Howto/20230921 Use a cheap VPS to bypass ISP blocking of port 25 to postfix mail server

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My Howtos are mainly for me to document the steps required in case I ever have to re-do them again. Hopefully they will help other system admins out there, but I regret that this is not my primary objective.


We just switched to a new Internet Service Provider (ISP) that blocks port 25, both ways, making us no longer able to send or receive emails.


  • For outbound emails, use the ISP's smtp server to send emails.
  • For inbound emails, use a cheap VPS whose port 25 is open to receive and then forward emails to the main mail server on external port 2025 (not blocked by ISP). We already have a cheap VPS for our OpenVPN server with racknerd that costs 11USD/year so, for us, there is no extra cost to setup this mail forwarder.
  • Our solution is based on the following guide to setup a backup MX:


  • You already have a working email server ( configured with postfix, but port 25 is completely blocked
  • You have rented a cheap VPS ( and have installed postfix using the default configuration
  • You have access to your ISP's smtp server ( on port 587).
  • Be sure to swap my domains and ISP's smtp server for your own!


1) Setup MX records on domain provider to point to VPS
  • For namecheap, it looks like this:


2) Setup /etc/postfix/ on
myhostname =
mydestination =, localhost, localhost.localdomain
mynetworks = [::1]/128
relayhost = []:587
3) Setup /etc/postfix/ on
myhostname =
mydestination = $myhostname, localhost, localhost.localdomain, localhost
relayhost = []:2025
mynetworks = [::ffff:]/104 [::1]/128
smtpd_recipient_restrictions = permit_sasl_authenticated, permit_mynetworks, reject_unauth_destination
relay_domains = $mydestination,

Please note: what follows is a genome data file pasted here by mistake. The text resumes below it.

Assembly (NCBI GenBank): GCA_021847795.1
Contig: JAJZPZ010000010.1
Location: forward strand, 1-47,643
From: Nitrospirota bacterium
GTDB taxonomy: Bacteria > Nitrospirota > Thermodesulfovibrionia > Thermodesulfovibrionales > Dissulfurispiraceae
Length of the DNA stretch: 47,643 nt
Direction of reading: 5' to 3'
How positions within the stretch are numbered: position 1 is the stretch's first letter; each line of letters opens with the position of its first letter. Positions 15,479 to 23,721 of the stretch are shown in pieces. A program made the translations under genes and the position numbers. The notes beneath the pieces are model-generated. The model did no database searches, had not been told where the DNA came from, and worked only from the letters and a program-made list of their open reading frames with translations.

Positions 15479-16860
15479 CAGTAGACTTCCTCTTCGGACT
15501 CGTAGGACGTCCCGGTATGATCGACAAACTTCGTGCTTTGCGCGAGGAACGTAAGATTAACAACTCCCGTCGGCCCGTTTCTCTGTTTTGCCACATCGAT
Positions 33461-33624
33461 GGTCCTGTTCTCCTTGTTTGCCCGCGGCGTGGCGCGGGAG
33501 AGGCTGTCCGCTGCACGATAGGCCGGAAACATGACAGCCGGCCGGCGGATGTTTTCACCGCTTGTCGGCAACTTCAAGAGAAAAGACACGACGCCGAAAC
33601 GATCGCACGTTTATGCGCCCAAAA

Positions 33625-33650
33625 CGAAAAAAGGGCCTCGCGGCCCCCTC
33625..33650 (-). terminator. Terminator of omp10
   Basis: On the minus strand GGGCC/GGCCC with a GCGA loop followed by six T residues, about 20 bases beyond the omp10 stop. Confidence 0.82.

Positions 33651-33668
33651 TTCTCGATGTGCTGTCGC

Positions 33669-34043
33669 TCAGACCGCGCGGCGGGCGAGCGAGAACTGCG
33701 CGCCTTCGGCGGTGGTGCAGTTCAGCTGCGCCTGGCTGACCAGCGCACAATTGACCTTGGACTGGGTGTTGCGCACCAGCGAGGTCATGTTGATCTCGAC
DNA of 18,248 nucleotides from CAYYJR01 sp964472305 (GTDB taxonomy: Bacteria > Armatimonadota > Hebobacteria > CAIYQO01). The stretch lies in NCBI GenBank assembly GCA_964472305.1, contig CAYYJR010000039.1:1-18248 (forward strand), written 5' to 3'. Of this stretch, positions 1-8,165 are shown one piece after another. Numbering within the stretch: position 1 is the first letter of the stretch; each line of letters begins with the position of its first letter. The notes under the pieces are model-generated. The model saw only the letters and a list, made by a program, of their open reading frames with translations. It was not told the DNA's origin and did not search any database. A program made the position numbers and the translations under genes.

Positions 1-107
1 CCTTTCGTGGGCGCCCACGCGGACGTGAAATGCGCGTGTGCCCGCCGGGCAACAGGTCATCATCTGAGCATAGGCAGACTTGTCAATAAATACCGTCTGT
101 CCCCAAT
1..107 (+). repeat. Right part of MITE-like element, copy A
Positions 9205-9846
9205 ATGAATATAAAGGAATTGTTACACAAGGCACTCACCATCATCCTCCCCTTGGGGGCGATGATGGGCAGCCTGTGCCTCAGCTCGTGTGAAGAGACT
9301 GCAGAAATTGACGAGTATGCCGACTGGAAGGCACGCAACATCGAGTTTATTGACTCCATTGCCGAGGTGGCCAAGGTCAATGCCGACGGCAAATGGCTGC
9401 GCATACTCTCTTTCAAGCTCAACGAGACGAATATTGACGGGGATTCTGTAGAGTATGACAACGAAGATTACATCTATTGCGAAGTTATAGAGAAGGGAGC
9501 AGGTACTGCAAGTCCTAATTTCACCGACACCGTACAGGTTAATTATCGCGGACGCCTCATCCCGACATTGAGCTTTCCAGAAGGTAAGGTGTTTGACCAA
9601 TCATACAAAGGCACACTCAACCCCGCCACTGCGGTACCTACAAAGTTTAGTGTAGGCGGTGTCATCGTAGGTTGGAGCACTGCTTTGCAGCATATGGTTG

relay_recipient_maps =
4) Update port forwarding on router
  • Forward unblocked external port 2025 to internal port 25 of
5) (Optional, but recommended) Add postfix restrictions to prevent spam/spoofing using the following guide
6) Reboot both servers mail1 and mail2, or restart postfix
sudo service postfix restart

Final Remarks

  • We like this solution because all our mail data and accounts remains safe and sound on our primary mail server. Cheap VPS providers can always go bankrupt with very short notice (happened to us twice so far over the many years). Mail may queue briefly on the cheap VPS mail2 server, but will soon get forwarded to the safety of the primary mail1 server.
  • If you have multiple VPSes available, then you may also setup additional mail forwarders as backup (mail3, mail4, etc.) in case mail2 goes down/offline and update the MX record accordingly.
  • If your mail server manages multiple domains, then you would need update the MX record of each domain and append the virtual domains appropriately to relay_domains and possibly elsewhere too (,,, etc.).


  • Check the log file at /var/log/mail.log and google any error messages
  • Use telnet to test connections:
telnet 25
telnet 2025
telnet 587

Good luck!